Yoko ___

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Possible Answers: Ono.

Last seen on: Daily Celebrity Crossword – 8/2/20 People Sunday

Random information on the term ” Yoko ___”:

Yoko and Yōko (ヨウコ, ようこ) are Japanese feminine given names. Yōko is sometimes transliterated as Yohko.

The name Yoko is almost always written with the kanji 子 (ko), meaning “child”. The syllable ko is not generally found at the end of masculine names.

In Japanese, Yoko and Yōko have numerous orthographical variations. Some of the meanings of the kanji used to write it are:

The masculine name Yōkō, as in the given name of pro boxer Yoko Gushiken (具志堅 用高), is transliterated similarly, but in Japanese it is written and pronounced differently. A family name, Yokoo, as in Yoko Taro (横尾 太郎), also exists.

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Random information on the term ” Ono”:

Ono Island is a member of the Kadavu Group, an outlier to Kadavu Island, to the south of Viti Levu, one of Fiji’s two main islands. It is separated from Kadavu Island by the Ono Channel. Located at 18.88° South and 178.50° East, this volcanic island is enclosed by the Great Astrolabe Reef. It covers an area of 30 square kilometers. Its maximum altitude is 354 meters. There are seven villages: Vabea (south), Waisomo (south), Narikoso (southeast), Naqara (northeast), Nabouwalu (northwest), Buliya, Dravuni.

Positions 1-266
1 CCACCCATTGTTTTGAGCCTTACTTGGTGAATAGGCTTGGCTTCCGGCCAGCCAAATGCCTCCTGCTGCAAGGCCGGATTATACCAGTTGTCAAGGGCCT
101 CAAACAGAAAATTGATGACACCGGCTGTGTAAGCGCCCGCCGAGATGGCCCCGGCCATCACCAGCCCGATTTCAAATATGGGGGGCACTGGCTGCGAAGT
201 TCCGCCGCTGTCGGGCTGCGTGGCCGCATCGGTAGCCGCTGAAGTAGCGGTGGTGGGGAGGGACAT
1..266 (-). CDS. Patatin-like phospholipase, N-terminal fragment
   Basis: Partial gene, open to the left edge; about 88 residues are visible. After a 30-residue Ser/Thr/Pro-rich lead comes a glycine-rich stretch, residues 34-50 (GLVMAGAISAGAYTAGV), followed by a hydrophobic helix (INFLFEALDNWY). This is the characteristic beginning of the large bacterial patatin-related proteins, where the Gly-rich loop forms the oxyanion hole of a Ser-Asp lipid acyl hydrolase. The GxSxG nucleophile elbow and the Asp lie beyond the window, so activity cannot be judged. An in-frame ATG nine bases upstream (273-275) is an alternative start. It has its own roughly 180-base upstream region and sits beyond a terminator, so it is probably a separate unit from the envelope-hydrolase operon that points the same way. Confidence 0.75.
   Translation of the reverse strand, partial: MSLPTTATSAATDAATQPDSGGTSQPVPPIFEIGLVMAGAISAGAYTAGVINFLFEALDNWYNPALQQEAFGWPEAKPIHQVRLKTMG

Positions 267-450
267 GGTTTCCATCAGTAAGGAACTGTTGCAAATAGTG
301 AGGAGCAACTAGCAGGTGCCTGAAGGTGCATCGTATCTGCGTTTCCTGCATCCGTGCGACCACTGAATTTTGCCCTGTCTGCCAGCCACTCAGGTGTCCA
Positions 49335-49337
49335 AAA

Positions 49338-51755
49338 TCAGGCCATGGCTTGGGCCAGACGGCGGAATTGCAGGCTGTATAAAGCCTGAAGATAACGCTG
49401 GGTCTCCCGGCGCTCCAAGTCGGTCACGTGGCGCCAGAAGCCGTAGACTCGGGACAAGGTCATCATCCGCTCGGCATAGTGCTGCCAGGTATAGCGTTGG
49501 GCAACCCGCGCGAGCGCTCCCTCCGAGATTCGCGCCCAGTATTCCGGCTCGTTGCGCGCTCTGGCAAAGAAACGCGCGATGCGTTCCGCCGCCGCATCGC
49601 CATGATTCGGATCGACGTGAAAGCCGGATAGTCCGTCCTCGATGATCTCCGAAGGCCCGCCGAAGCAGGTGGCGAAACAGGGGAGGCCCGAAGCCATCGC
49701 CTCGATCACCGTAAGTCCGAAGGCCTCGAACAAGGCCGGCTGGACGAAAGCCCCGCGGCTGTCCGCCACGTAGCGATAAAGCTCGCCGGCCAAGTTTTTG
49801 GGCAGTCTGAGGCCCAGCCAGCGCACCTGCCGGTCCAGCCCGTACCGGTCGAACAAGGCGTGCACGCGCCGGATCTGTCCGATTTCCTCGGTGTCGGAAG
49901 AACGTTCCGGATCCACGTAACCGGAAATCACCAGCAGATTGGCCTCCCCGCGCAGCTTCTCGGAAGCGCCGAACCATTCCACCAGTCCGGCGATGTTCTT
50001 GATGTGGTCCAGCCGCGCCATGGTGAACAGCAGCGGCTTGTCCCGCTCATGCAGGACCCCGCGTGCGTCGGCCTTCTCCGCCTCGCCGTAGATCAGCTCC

A massacre occurred here on September 8, 1836, on the US Brigg Charles Daggett on a return visit to the sea slug drying station set up there in 1831 by Captain Driver on the ship Clay from Salem, Massachusetts. The Charles Dagget (Doggett) returned to Vebea under the command of Captain Batchelor (sic. Bachelor), Chief officer Charles Shipman, and a crew of 25 to collect sea slugs (Beach le Mar). The chief Ro Vendovi, whose parents were Roko Tabiawalu, Chief of Rewa and mother was the daughter of the paramount Chief of Kandavu was part of the group of natives who took part. The names of those killed were Charles Shipman, 1st Officer, Benjamin Barton, trading master, John Clark, seaman, William Wall, seaman, John Evans, seaman, Eggbert Smith, seaman; a black, name unknown; a boy, name unknown, and two Tahiti men, and five persons wounded – total 10 killed and 5 wounded, out of the crew of 25 persons. As the result of the death of the first officer, Charles Shipman, a full court of inquiry into this event was held upon their return to the US. The US Navy trial was inconclusive and included an open warrant to return anyone involved in the event to the United States for questioning in the sailing orders of the US Exploring Expedition that left for a voyage around the world from Newport News, VA on August 18, 1938 and returning on June 10, 1842. The result was that when the US Exploring Expedition visited Rewa in 1841, Ro Vendovi was captured and taken to the United States to be questioned in the affair. Vendovi survived the trip around the world from Fiji to the Brooklyn, New York Navy Hospital, where he died a few hours after arriving. The samples, plants, and artwork collected during the Expedition became the start of the Smithsonian Institution. Vendovi’s personal effects, skull, and mandible (ascension #242) are part of the Anthropology Department collection.

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